FROM MY DAUGHTER’S FARM:
DROUGHT AND HEAT
It isn’t Texas, after all.
We’re only thirty miles in from
and weather comes from the west.
How could we not have rain?
In May and June we sweltered.
Clouds towered on the horizon,
but no rains came.
Pastures turned brown;
they looked as if we’d had a brush fire.
In the coop my daughter found a dead chick.
Our dependable Columbian Wyandottes
We turned on sprinklers
to cool the cattle and the horses
(neighbors lost a milk cow
in the heat).
With nothing in the fields for grazing
we are feeding hay—in summer.
It’s gone from twenty
to eighty dollars for a bale.
From the roadside,
feed corn looks to be fine.
But the cobs aren’t filling in.
(Feed and hay will be sky high
this fall and winter too.)
This spring a friend of ours put
sixty thousand into seed;
he’s lost it all
and has no crop insurance.
We slaughtered our steers and heifers.
We’ll have to sell some breeding cows
to folks who can still
afford to keep them.
We’re seriously discussing
getting out completely.
. . .
Last night, rains came—
pounding, driving against
our parched, dry fields
The air cooled;
we slept upstairs.
This morning I wore a jacket
to do the chores.
In the henhouse
there were four eggs.
It’s at least enough
One of the cows did not come up for grain.
I found her far across the pasture
under the shady pines,
nursing the smallest calf I’ve ever seen—
new this morning.
Our horses are feeling frisky,
butting each other
and rolling in the mud.
After chores, I took the dogs for a long walk.
A morning like this is almost enough to make you hopeful.
But I doubt the break will last.
I removed my wedding ring today.
After thirty years, I just took it off,
rolled it between my fingers,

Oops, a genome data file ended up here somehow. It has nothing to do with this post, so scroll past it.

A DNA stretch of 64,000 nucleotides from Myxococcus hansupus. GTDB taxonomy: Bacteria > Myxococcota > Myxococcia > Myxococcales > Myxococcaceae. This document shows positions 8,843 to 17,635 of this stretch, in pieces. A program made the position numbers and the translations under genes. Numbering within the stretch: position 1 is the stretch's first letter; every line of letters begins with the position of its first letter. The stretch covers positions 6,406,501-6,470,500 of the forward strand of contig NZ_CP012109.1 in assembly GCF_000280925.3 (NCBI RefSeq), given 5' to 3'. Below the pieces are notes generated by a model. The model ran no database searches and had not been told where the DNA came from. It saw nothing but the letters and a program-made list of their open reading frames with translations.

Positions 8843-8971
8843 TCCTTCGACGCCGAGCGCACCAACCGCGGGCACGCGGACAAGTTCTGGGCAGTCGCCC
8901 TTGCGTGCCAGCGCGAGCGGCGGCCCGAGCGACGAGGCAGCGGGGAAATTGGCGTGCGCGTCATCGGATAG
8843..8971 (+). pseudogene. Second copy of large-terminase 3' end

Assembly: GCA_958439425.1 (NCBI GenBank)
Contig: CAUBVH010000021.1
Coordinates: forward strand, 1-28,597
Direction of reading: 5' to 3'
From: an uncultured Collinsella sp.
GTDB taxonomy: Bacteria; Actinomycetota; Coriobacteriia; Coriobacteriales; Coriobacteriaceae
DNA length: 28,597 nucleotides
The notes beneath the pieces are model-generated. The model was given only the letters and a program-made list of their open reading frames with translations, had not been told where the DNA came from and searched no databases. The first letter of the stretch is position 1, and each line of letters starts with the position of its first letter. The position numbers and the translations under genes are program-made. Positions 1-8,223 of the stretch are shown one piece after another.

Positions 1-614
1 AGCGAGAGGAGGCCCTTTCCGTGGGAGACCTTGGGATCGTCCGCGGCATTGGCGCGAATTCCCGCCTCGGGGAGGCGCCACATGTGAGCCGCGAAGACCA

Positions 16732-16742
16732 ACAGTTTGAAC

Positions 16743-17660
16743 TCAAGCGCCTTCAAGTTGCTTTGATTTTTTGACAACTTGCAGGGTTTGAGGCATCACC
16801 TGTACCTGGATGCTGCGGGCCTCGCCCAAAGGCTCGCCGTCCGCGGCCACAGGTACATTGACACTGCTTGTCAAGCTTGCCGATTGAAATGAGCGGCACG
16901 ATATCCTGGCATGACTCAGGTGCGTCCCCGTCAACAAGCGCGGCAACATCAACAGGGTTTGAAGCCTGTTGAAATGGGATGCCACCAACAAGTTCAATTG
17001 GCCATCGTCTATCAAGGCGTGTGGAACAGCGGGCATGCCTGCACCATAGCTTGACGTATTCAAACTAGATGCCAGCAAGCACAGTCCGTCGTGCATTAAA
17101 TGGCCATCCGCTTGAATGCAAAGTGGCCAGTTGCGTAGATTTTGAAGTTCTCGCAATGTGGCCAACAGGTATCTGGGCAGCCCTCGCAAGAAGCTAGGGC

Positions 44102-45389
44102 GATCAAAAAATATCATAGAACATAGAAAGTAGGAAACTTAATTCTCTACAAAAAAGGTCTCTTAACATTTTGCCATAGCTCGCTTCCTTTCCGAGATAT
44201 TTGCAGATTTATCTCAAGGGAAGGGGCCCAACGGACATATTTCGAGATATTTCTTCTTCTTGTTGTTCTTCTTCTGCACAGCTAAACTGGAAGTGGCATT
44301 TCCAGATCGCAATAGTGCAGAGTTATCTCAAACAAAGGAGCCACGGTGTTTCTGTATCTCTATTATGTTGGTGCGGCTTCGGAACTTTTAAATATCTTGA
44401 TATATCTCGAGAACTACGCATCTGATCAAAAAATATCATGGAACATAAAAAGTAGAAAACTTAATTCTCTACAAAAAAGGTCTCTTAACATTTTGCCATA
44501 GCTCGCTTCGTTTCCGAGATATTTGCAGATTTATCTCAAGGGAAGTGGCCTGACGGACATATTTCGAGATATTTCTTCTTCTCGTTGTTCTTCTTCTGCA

and gazed at the track
it left behind:
deeply incised upon my finger,
a thin, pale, bluish band of skin
the color of an oxygen starved infant.
I selected the ring myself,
much as if a slave
had selected her own shackle,
a prisoner, his own chains.
The hand lay empty,
freed of its metallic bond
but deeply marked by an
ugly, ineradicable strip
of repulsive, lifeless-looking skin.
I slipped the metallic circlet back in place
where it settled into its accustomed task—
hiding the stain of an ugly little scar.
Terry Ford is now semi-retired from four decades of full-time teaching for Kent State University at Stark. In that time, she served as English department coordinator, spoke and presented at numerous academic conferences, was featured in campus literary publications, earned a distinguished teaching award, and was honored as a distinguished woman of the university. A longtime supporter of Ohio and Midwest writing, she was a perennial organizer and grant writer for the Midwest Writer’s Conference. Now teaching only a few classes, she enjoys reading, writing, gardening, and grandmothering.
Her work has recently appeared or is forthcoming in The Chaffin Journal; Corium Magazine; Existere; Foliate Oak; Folly; Grey Sparrow; Meridian Anthology; Our Town, North Canton; The Portland Review; St. Ann’s Review; Schuylkill Valley Journal; and Viral Cat.
Her published work can be viewed on her website: terrywford.com